From Iceland — Tourism Safety: Deaths Decreased, Injuries Increased

Tourism Safety: Deaths Decreased, Injuries Increased

Published March 4, 2016

Andie Sophia Fontaine
Photo by
Raffaele Piano

While tourism-related deaths have decreased in recent years, injuries are on the rise. A Rescue Squad employee believes this reality stresses the need to make popular tourist spots safer.

RÚV reports that where the issue of tourism safety is concerned, Iceland gets mixed reviews. The Icelandic Association for Search and Rescue (ICE-SAR) has compiled data going back to 1997 regarding tourists both foreign and domestic.

According to their findings, fatal accidents involving tourism have been on the wane since 2007, although 2013 and 2015 are exceptions. Most fatalities occurred either in the Highlands or on the national highway that circles the country.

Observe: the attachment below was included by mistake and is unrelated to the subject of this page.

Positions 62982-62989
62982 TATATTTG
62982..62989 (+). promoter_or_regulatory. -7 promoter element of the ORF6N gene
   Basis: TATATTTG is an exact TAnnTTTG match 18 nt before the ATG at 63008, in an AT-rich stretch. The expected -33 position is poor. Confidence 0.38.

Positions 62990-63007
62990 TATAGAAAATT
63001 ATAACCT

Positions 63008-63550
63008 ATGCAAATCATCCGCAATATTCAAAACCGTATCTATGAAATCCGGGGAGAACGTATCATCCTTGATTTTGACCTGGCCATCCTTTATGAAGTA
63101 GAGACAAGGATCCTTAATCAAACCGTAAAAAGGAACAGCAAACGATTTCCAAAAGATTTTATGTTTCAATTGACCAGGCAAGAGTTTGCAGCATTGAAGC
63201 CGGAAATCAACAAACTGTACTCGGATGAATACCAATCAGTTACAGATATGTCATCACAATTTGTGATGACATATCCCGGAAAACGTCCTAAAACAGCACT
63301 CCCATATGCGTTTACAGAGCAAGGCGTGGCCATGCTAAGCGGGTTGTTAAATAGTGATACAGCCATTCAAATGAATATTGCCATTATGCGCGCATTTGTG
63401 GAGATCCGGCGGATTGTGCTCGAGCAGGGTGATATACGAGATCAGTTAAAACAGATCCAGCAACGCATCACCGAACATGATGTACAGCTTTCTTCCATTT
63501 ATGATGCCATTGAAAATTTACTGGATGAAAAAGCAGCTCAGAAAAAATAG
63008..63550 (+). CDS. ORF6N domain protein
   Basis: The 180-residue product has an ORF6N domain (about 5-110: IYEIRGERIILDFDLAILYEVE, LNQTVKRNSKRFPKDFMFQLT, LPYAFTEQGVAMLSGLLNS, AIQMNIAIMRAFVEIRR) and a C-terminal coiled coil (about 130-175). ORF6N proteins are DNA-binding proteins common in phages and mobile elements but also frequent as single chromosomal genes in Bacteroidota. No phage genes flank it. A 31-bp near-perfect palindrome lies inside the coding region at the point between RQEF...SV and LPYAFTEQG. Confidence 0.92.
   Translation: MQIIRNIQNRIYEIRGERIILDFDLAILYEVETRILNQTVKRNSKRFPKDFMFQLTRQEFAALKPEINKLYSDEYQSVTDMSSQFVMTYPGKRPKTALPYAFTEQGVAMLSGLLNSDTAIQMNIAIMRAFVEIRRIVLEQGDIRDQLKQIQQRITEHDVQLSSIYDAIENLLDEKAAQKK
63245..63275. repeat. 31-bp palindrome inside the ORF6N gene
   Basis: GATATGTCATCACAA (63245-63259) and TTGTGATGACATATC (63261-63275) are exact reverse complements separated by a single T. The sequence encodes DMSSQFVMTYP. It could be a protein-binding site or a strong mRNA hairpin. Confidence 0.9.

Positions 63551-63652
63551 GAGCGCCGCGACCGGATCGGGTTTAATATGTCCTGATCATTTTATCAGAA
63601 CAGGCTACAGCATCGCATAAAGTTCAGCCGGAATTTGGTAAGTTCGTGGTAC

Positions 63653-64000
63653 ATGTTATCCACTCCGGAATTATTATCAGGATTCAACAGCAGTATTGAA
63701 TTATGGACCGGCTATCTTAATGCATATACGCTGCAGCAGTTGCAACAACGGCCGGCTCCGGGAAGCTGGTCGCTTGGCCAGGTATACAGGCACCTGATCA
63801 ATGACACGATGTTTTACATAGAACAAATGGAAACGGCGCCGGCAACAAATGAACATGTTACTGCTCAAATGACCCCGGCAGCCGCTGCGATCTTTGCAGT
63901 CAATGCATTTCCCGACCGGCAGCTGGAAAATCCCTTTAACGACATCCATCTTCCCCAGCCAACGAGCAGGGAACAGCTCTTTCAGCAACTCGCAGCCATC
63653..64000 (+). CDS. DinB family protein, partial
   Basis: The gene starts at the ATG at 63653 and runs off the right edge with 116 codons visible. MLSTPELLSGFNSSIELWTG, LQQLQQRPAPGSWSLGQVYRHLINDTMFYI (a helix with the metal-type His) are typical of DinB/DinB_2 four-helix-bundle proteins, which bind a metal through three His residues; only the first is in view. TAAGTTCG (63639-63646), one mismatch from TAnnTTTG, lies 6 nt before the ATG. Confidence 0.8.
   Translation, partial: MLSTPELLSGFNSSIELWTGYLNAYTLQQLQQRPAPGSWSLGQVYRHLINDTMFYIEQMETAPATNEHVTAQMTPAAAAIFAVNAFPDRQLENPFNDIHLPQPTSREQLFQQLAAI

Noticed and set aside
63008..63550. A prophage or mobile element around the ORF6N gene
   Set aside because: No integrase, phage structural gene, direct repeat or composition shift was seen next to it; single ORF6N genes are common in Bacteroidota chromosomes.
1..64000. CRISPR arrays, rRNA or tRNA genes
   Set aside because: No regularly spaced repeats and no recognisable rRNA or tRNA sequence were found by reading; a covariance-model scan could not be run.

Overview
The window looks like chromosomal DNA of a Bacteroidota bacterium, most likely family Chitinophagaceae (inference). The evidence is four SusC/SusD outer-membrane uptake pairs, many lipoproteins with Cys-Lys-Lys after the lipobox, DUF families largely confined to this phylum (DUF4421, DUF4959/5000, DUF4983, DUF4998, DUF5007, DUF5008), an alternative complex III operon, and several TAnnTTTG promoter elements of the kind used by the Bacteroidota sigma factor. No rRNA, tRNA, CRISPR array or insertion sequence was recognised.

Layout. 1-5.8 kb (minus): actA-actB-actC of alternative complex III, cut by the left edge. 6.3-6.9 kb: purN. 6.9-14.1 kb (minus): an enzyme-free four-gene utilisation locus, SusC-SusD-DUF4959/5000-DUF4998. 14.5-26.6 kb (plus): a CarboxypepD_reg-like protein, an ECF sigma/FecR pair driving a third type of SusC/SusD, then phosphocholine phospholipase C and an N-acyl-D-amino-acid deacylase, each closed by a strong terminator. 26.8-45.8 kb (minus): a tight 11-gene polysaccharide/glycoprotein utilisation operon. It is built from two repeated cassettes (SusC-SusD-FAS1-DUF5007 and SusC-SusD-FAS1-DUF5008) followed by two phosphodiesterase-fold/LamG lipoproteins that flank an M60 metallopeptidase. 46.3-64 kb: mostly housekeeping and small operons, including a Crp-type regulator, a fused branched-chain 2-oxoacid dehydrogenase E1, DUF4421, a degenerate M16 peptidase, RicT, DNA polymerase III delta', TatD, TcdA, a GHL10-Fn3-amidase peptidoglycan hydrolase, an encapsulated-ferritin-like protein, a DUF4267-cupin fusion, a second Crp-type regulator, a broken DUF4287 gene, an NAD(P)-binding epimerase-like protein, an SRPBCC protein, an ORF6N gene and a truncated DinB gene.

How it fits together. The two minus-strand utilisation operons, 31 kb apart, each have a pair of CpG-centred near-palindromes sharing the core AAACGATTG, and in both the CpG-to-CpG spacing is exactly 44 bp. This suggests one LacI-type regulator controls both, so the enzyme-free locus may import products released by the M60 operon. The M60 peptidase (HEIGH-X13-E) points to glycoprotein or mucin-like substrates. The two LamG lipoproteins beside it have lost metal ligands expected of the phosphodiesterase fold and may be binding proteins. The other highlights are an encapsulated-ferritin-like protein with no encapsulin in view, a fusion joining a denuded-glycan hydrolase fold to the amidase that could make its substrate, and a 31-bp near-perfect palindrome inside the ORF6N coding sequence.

At the same time, the police say that injuries in tourism-related situations have been on the rise. In fact, 12 people have broken bones from slipping on the ice at Gullfoss over the period of just three months.

ICE-SAR spokesperson Jónas Guðmundsson told reporters that these figures underline the need to build up the infrastructure of the tourism industry to make it safer.

“The tourism infrastructure needs to be built up, to set up railed bridges and such,” he said. “A lot of money has to be put in the road system, and additional funding must be provided for education and prevention.”

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